Teacher, Torri Adamson probably wouldn’t say a bad word about anyone.  That has to be the reason she continues her marriage to a man who cheats.  She’s the type who counts her blessings, but the loving world she pictures with her two children starts to unravel the day she receives a phone call from another woman who demands to talk to Mike.  Torri explains he isn’t home, but gives out her address.  When the two women meet face-to-face, the lie is revealed.  Mike is married to both of them.  Even when his bigamy is exposed, he still tries to blame Torri for anything that goes wrong in his life.

 Luckily, Torri has a great support group.  Her gram and gramps live nearby and are more than happy to have her and the children live with them in their Bed and Breakfast. In the happy atmosphere described there, how could the children not thrive with all the attention and love?  You’ll see the divorce coming but there is so much more to this story.

 In Stolen, Ms. Zabel weaves a tale that draws you in and makes you part of the family.  You’ll revel in the good times and suffer through the bad…just like real life.  Friends come and go, people die, but you never, ever expect your ex-husband to steal your children.

 You’ll simply have to read this awesome story to see if Torri can find peace with Jason, the husband of her deceased best friend as they try and help one another through the grief.  Religious or not, you’ll pray at the beginning of every chapter for the children’s safe return to the mother and step-father who love them so much.  If you want to know how it turns out, you’re going to have to read the book for yourself.  

For information about Ms. Zabel's upcoming release, stay tuned to 4RV Publishing.

Note from the Reviewer:

This poignant tale becomes much more personal and tear-jerking if you read  Ms. Zabel's post on her blogMay God Bless her and her family.

 

Stolen Review

Title: Stolen

Author: Vivian Gilbert Zabel

Publisher: 4RV Publishing LLC

URL: http://4rvpublishingllc.com/Novels.html

ISBN: 978-0-9825886-4-2

Reviewed by: Karen Cioffi

To have young children snatched from their home is unconceivable, inconsolable, and heart wrenching. It can destroy a parent, and the family. Unfortunately, it’s not that uncommon.

Stolen, by Vivian Gilbert Zabel, is a story of the unconceivable. Based on a true story, Zabel conveys much of the agony and utter despair that is evoked from having a father steal his children from their mother.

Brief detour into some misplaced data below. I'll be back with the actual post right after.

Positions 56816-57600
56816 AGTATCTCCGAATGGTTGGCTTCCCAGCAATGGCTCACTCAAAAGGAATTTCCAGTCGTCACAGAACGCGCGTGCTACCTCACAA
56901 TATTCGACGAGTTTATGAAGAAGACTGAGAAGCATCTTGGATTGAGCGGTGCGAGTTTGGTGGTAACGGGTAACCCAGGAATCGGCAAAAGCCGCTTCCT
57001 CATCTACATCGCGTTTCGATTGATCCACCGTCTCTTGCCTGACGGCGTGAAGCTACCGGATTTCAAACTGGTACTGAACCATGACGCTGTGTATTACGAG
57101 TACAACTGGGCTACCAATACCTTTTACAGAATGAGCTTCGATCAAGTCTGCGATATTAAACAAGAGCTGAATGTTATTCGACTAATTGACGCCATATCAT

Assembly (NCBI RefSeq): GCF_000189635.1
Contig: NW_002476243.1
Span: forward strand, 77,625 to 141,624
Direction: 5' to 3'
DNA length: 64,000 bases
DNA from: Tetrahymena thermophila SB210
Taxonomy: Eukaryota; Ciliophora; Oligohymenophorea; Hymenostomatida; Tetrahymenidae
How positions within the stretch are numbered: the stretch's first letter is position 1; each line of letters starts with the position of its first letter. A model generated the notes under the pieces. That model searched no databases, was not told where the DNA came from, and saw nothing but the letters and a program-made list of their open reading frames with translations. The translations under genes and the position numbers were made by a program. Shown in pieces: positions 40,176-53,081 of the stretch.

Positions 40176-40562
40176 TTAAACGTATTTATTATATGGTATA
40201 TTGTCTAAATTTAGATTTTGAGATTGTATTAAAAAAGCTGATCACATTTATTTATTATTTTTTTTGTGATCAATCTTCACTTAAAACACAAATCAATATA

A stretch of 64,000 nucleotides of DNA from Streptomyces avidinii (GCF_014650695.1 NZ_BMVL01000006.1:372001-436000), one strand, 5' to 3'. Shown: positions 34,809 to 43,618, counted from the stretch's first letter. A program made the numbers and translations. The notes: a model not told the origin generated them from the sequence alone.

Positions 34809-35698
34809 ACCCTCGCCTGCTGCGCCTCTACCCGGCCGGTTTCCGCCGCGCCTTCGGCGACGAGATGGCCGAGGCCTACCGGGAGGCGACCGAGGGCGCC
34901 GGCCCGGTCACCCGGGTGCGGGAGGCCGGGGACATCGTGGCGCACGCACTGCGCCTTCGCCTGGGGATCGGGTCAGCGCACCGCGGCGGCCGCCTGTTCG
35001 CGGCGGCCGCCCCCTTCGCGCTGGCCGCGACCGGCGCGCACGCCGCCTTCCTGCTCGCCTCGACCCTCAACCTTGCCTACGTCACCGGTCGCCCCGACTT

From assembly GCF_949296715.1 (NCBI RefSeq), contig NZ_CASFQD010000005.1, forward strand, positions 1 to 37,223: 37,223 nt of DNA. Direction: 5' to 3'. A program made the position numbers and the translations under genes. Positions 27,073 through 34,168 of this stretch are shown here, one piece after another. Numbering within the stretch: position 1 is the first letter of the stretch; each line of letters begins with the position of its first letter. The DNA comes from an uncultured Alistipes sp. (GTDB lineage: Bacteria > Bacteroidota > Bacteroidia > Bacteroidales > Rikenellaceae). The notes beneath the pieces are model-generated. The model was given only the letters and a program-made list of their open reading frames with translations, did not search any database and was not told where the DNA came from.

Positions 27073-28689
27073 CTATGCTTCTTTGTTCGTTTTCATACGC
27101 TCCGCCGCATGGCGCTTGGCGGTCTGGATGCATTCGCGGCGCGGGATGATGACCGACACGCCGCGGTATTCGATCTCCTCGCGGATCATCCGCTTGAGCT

The protagonist, Torri, leaves her abusive husband and finds refuge and comfort with her family. She even develops a loving relationship with an old friend. Life is good again; Torri and her two young children are happy.

Then it happens, the abusive ex-husband rears his ugly head, and for whatever reason people who commit such an atrocious act do so, he kidnaps the children.

The father and children have completely vanished. The FBI is on the job, but there are no leads to follow. The trail is getting colder by the minute. And, the aunt who took the children for an excursion to the zoo, and the only witness, had been drugged and lay near death.

In an interview with Vivian Gilbert Zabel, she was asked a poignant question in regard to her book: Being the subject matter is so personal and heart wrenching, were you able to say all you wanted to? Or, were some of the emotions just too difficult to convey?

 The author candidly answered: “I couldn’t put everything into the book. Plus, there is no way to express the anguish we all felt.  I did feel as if part of my heart had been ripped out. How do I describe that so that another person could really ‘feel’ the pain? Also, some details couldn’t be used, even if the story were greatly fictionalized.”

 Obviously, while there is no way to fully convey the emotions involved in this type of situation, Zabel comes as close as possible. She weaves a riveting and engrossing, and well structured story of tragedy, fear, despair, longing, hope, and life. She uses wonderful descriptive details that will bring tears to your eyes – be sure to have a box of tissues next to you when you read Stolen. It is a story that will have you anxiously turning each page – it is a must read.

November 16, 2010